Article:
Arkady Babchenko, the dissident Russian journalist and Kremlin critic reported to have been shot dead in Kiev on Tuesday, has turned up alive in Ukraine.
Speaking at a press conference on Wednesday, Vasily Gritsak, head of the Ukrainian Security Service, said the death had been staged in order to catch those who were trying to kill him.
Authorities had received information about a Russian security services plot to kill Babchenko and managed to prevent it.
His wife— who found his body in a pool of blood in their flat— was unaware of the operation and thought he had been killed.
"Olechka, I am sorry, but there were no options here. I would like to apologise for what you have all had to go through," Babchenko, who looked on the verge of tears at times, told reporters.
"I'm sorry for making you live through this. I've buried my own friends and colleagues many times myself."
Babchenko thanked the Ukrainian security service for saving his life.
The Ukrainian Security Services says it was "normal" because "Sherlock Holmes did it".
I'm glad he is alive, but he undermined even further the credibility of journalists and the media.
But Russian journalists speaking to HuffPost UK have expressed doubts about the operation.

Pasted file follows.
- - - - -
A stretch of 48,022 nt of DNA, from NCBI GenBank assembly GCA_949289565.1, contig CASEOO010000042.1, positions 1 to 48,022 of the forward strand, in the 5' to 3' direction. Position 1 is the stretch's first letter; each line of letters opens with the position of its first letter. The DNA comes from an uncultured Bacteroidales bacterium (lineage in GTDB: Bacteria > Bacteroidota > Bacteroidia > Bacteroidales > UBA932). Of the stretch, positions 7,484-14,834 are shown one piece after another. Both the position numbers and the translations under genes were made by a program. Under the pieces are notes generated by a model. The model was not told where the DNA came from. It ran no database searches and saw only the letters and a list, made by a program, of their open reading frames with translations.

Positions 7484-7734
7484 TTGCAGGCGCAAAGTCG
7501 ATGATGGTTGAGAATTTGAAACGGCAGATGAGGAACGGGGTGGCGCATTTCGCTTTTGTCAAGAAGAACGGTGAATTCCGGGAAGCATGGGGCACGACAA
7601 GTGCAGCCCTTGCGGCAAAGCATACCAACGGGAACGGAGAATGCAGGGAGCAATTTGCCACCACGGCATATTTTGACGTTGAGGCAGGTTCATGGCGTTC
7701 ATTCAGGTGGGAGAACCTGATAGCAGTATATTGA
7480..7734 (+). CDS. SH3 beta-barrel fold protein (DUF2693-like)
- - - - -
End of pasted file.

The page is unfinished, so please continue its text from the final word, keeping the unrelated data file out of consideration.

Andrei Soldatov, editor of the Agentura.Ru web site, said: "... to me, it's crossing a line big time.
"Babchenko is a journalist not a policeman, for Christ sake, and part of our job is trust, whatever Trump and Putin say about fake news.
"I'm glad he is alive, but he undermined even further the credibility of journalists and the media."
Oleg Kashin, a Russian journalist who was brutally attacked in 2010, told HuffPost UK that while the development was undoubtedly good news, those close to Babchenko might not be so pleased: "What is better— to be killed or to be part of this Macabre show?
"I think to be alive is good but I'm not sure that Arkady's friends tomorrow will be happy to talk with him or smile at him tomorrow."
Sparked backlash on 2016 Facebook post
Anton Gerashchenko, a Ukrainian lawmaker who serves as an adviser to the interior minister, described the operation in a Facebook post, detailing how "very limited circle of people" knew the truth.
His reported murder had triggered a war of words between Ukraine and Russia and sent shivers through the journalistic communities in both countries.
Babchenko sparked a backlash in Russia for his comments in a 2016 Facebook post on a Russian military plane crash. He said his comments had resulted in thousands of threats, his home address being published online and calls for him to be deported.
The plane, carrying 92 people, including dozens of Red Army Choir singers, dancers and orchestra members, crashed into the Black Sea on its way to Syria in December 2016, killing everyone on board.